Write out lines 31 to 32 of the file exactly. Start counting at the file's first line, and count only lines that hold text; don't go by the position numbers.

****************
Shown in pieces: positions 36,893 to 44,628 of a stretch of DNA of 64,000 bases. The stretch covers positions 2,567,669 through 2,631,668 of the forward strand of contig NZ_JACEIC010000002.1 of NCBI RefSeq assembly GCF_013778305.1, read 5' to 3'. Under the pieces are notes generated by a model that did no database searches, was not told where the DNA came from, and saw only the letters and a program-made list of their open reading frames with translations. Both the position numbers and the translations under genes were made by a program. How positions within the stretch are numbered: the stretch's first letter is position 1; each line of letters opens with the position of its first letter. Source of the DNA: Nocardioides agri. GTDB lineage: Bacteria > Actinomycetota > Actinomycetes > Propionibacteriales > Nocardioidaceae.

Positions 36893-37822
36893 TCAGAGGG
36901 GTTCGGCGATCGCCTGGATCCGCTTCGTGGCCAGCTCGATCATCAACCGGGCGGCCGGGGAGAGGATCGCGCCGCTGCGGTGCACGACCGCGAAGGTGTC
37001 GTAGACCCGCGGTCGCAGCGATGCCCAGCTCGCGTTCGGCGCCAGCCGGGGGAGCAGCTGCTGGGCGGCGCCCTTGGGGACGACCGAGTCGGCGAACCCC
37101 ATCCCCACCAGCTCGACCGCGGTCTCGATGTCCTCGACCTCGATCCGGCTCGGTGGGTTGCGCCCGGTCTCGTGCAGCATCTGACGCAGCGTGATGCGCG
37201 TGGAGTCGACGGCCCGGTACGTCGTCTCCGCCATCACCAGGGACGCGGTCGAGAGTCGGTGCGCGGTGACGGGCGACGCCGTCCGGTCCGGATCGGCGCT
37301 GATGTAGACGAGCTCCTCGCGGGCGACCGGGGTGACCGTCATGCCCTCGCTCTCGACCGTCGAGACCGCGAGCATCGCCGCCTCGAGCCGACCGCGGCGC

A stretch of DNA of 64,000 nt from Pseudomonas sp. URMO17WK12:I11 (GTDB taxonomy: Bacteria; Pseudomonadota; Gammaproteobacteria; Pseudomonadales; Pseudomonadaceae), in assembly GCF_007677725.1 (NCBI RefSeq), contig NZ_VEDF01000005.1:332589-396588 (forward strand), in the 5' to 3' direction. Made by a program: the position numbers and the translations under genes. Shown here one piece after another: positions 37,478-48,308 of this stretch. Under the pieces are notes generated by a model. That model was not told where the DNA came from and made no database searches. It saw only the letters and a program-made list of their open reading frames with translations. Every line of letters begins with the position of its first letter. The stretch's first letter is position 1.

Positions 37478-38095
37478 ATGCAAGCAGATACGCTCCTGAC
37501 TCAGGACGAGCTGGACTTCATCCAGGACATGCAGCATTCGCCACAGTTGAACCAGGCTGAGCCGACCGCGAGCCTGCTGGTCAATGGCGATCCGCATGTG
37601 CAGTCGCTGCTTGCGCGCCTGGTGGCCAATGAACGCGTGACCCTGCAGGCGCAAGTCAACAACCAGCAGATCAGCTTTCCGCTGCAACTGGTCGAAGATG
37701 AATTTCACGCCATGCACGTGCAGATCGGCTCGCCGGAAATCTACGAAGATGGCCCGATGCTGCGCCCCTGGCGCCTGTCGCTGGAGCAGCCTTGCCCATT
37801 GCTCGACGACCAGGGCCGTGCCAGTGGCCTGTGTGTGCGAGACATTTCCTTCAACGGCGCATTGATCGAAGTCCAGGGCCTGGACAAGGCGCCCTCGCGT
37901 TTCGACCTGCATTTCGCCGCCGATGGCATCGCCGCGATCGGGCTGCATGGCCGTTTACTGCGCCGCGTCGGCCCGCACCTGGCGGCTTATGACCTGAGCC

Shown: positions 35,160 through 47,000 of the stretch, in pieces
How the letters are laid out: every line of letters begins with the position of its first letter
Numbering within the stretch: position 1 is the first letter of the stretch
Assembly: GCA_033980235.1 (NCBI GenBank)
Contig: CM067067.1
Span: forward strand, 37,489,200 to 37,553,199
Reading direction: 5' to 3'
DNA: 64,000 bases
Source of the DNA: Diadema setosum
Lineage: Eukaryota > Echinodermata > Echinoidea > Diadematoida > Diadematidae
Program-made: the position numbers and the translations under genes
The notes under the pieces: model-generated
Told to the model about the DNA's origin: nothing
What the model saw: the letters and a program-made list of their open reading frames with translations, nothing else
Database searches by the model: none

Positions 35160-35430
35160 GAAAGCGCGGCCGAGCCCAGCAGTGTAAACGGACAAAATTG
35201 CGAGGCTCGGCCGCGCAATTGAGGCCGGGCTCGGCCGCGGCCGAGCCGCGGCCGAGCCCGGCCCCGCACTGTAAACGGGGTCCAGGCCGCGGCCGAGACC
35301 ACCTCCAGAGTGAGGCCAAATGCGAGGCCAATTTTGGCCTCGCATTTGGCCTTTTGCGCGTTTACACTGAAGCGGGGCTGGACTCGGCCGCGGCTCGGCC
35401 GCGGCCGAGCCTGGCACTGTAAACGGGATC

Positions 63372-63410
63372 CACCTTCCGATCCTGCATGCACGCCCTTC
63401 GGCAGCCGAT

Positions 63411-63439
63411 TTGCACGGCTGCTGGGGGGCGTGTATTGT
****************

Database searches by the model: none

Positions 35160-35430